Dr. Frederick
W.
Marcy


 

DR. FREDERICK WILLIAMSON MARCY was arrived in this world in Cold Springs on October 28, 1865, the eighth of nine children born to Dr. Virgil Maro Dow Marcy and his wife, the former Mary Bennett, his grandfather was also a physician. The Marcy family was living in Cape May in 1880. At home at that time were Dr. and Mrs. Marcy and five children between the ages of 30 and 15- Samuel, Alexander, Sarah, Alvin, and Frederick W. Marcy. A medical student, Joseph Squirrel, also resided with the family. Three other children, Jennie, Frederick A. and Martha, had died as children. 

Fredrick Marcy was a 1883 graduate of Cape May County High School. He followed his father and older brothers Samuel and Alexander into medicine, a younger brother, Alvin, went into law, the family also included a sister, Jennie. His studies took him to Philadelphia, graduating from the University of Pennsylvania in 1887 and from the University of Pennsylvania School of Medicine in 1891. Following his uncle, Dr. Alexander Marcy, to Camden, he served his internship at Cooper Hospital, and remained affiliated with that hospital after going into practice. Dr. Marcy married Frances Van Buren around 1893. The couple was renting a home at 232 Penn Street when the Census was taken in 1900.

Dr. Marcy had moved his home and office to 539 Penn Street by 1906. A general practitioner, he had made the transition from horse and buggy to automobile by 1912, when his car was hit by a motorcycle driven by John Forenzo of Merchantville at Third and Federal Streets. Dr. Marcy served as a captain in the Medical Corps of the United States Army during World War I. Dr. Marcy had moved to 331 Penn Street, where he was living when the 1914 Camden City Directory was compiled.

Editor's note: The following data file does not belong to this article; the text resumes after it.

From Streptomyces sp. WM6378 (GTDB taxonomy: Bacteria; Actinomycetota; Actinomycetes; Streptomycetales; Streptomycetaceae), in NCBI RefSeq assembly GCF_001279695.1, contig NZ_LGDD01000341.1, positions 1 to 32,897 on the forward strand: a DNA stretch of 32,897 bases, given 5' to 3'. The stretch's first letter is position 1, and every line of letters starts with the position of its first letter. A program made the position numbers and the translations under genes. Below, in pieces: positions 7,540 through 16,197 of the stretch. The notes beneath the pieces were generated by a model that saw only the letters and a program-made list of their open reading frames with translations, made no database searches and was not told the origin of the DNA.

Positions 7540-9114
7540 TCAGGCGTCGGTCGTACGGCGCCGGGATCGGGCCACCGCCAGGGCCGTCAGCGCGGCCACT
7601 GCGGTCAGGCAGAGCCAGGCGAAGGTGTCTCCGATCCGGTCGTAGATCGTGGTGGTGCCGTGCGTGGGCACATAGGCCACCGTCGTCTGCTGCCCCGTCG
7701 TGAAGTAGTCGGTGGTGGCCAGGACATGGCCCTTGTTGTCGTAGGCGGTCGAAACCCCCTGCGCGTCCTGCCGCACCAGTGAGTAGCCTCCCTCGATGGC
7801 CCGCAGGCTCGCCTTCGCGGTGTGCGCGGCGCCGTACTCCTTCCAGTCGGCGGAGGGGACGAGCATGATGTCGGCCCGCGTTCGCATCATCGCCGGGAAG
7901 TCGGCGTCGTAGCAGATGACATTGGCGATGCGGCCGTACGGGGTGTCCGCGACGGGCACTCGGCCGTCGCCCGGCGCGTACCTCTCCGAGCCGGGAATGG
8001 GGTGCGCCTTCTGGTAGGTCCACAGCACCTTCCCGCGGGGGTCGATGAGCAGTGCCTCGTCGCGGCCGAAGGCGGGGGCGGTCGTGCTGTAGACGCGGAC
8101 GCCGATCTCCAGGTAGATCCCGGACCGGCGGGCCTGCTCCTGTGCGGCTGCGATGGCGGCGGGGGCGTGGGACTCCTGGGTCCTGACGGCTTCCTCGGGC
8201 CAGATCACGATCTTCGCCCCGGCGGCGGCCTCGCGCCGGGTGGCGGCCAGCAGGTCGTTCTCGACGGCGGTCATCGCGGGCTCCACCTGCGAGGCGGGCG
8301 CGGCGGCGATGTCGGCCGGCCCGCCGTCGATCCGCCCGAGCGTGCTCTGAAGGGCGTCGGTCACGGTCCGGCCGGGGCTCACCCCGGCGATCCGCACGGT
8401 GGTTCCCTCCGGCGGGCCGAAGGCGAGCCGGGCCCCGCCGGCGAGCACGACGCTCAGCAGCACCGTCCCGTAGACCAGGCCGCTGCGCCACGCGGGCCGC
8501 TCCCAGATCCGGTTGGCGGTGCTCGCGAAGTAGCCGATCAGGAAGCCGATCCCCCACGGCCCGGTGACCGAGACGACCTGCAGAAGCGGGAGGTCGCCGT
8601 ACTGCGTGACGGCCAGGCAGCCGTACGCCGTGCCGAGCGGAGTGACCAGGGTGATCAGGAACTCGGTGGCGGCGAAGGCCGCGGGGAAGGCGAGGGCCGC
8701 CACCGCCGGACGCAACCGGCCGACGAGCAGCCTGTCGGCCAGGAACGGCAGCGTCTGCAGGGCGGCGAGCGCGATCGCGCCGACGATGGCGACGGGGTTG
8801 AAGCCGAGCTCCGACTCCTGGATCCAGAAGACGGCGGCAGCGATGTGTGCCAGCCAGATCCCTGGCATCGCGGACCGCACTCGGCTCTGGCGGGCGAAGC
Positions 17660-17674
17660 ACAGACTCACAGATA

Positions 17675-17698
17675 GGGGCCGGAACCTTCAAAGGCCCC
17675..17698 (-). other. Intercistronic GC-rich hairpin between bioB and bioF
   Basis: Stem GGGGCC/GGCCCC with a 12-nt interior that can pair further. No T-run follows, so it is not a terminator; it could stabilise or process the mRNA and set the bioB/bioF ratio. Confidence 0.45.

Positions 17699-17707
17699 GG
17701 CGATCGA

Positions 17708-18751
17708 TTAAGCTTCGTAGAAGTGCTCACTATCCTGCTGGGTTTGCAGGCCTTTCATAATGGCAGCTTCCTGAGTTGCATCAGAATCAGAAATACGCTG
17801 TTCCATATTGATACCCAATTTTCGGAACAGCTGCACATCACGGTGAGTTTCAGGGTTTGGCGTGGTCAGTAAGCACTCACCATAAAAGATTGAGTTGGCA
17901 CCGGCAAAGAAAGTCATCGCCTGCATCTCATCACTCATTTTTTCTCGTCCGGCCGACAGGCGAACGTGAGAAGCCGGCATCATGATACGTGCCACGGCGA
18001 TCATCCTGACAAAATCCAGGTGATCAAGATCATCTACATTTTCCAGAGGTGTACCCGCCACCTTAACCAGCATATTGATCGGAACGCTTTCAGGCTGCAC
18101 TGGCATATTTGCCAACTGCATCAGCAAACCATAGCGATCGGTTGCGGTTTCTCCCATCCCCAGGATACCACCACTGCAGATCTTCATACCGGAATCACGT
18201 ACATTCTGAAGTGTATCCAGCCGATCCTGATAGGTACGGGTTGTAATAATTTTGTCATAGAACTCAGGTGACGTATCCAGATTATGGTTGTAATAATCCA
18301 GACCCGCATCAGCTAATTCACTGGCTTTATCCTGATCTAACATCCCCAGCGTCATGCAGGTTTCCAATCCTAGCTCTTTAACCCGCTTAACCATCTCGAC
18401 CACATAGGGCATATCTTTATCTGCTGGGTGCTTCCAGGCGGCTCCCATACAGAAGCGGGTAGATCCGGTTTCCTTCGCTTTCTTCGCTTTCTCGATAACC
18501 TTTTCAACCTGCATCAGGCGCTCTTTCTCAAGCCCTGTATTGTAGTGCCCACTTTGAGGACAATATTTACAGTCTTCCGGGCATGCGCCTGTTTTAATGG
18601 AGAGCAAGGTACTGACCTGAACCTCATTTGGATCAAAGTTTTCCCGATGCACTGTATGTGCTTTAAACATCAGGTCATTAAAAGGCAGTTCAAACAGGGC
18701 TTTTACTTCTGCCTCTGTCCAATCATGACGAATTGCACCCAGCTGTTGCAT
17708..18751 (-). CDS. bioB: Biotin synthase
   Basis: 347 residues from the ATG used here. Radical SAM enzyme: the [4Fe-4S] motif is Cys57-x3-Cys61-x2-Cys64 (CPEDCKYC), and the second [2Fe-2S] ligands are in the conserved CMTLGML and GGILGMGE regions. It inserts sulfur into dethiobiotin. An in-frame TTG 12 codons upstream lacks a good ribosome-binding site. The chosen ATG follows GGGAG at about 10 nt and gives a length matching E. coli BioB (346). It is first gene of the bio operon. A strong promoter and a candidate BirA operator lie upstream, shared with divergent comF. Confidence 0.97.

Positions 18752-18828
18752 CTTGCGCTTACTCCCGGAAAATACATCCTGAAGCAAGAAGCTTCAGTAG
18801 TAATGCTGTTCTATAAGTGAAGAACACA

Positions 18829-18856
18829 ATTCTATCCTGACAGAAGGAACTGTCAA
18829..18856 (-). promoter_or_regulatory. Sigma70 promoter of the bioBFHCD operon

Dr. Marcy was a member of the Camden County medical Society, the Camden City Medical Society, the American Medical Association, and the Cooper Medical Club.

Dr. Frederick W. Marcy passed away in 1928. Among his survivors was his first cousin, Dr. John W. Marcy, the son of his uncle Sr. Alexander Marcy, who practiced in Camden for many years.


Camden
Post-Telegram

October 17, 1928


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